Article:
Alzheimer's disease is the most frequent form of dementia in the elderly. It is usually sporadic, but a small proportion of cases are familial, linked to mutations in the Aβ precursor protein (APP), presenilin 1 or presenilin 2 genes.
The mutations identified previously increase aggregation and/or the production of Aβ, and have an autosomal dominant pattern of inheritance with complete penetrance, meaning that only one allele of the gene needs to be mutated in order to produce the disease.
The study by Di Fede and colleagues published in the March 13 issue of Science is based on the identification of a new APP mutation that has an autosomal recessive pattern of inheritance, meaning it causes disease only in the rare cases where both alleles of the gene have the defect – individuals with only one copy of the mutated allele remain healthy even into old age.
To investigate the mechanism by which the recessive mutation causes disease, the authors used cell models and synthetic Aβ peptides with and without the amino acid change induced by the genetic defect. Incubation of Aβ with the normal human sequence produced amyloid fibrils similar to those deposited in Alzheimer patients' brains. The peptide containing the novel mutation was more prone to amyloid formation than the normal peptide. However, most significantly, when the mutated and normal peptides were incubated together no amyloid formed by either the mutated or the normal form of Aβ. This is in line with the observation that heterozygous carriers do not develop the disease, even at a very late age.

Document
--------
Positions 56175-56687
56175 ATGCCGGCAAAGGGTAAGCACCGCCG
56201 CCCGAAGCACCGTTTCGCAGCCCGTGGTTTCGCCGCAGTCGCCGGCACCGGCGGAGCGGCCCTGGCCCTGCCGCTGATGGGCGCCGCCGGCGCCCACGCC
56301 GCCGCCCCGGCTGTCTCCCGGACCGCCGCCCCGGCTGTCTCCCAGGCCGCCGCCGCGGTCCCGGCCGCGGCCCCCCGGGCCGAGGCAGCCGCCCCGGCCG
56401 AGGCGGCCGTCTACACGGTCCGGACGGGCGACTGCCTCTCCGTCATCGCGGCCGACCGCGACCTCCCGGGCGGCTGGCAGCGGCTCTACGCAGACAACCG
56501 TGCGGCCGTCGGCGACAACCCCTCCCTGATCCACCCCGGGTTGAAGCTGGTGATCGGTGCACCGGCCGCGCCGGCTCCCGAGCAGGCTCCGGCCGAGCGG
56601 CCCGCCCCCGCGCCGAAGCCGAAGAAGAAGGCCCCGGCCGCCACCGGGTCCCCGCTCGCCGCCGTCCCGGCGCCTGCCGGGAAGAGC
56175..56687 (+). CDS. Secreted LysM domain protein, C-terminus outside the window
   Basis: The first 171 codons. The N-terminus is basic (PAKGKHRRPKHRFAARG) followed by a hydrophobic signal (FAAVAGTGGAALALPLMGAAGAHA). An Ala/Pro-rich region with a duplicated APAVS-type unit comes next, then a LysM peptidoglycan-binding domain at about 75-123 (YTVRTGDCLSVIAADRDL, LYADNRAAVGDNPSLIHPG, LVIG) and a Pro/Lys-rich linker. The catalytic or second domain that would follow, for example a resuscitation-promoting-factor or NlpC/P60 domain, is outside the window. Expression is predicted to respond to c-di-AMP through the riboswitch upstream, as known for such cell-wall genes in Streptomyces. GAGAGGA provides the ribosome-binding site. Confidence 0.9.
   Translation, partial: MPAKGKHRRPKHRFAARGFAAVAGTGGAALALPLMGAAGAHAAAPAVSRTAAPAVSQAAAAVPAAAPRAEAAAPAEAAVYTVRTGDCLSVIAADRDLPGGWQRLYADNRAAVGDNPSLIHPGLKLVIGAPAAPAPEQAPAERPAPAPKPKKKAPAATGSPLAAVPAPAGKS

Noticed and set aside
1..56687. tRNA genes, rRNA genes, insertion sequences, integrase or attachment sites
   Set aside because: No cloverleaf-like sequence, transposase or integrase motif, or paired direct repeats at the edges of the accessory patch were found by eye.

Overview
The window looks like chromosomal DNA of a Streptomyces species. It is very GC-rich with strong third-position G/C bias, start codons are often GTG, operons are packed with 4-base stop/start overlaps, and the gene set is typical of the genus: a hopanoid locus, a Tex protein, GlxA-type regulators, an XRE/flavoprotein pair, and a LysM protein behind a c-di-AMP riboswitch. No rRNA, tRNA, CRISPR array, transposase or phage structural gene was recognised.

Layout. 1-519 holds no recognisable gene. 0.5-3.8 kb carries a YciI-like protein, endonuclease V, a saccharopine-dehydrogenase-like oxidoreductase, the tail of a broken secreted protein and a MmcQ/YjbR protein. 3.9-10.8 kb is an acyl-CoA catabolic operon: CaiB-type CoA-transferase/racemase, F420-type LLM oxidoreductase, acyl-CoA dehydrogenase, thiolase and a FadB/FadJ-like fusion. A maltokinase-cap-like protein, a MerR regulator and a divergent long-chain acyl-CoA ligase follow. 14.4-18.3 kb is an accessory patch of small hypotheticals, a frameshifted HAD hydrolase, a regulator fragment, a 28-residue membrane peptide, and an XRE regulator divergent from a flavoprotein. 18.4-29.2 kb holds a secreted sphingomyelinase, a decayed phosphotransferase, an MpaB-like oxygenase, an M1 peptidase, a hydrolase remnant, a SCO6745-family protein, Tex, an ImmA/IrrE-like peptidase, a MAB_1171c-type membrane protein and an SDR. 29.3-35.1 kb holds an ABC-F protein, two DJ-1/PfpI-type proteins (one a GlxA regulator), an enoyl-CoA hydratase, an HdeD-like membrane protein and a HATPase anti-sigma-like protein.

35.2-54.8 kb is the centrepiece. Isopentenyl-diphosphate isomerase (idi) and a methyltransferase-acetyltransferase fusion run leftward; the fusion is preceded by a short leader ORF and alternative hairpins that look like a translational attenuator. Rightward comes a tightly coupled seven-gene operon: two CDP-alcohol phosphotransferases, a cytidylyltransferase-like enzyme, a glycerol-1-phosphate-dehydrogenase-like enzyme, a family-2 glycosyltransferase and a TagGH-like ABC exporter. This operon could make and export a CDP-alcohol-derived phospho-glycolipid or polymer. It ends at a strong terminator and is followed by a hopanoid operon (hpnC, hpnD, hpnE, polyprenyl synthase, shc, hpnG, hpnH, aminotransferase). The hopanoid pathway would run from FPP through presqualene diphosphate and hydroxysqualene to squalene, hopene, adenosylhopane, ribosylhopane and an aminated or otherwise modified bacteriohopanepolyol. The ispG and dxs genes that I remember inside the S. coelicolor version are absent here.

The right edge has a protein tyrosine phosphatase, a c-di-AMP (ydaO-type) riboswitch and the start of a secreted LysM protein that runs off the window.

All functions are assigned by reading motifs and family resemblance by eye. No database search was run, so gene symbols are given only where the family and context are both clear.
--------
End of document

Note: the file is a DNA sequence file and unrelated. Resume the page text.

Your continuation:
Much remains to be clarified but these new data offer a basis for designing therapeutic strategies based on modified Aβ peptides for both the sporadic and genetic forms of Alzheimer's disease.
The study was conducted by the research groups led by Dr. Fabrizio Tagliavini at the Carlo Besta Neurological Institute and Dr. Mario Salmona at the Mario Negri Institute for Pharmacological Research, in Milan, Italy, with colleagues from the University of Milan and the Center for Dementia Research, Nathan S. Kline Institute, Orangeburg, New York.
Materials provided by Carlo Besta National Neurological Institute. Note: Content may be edited for style and length.
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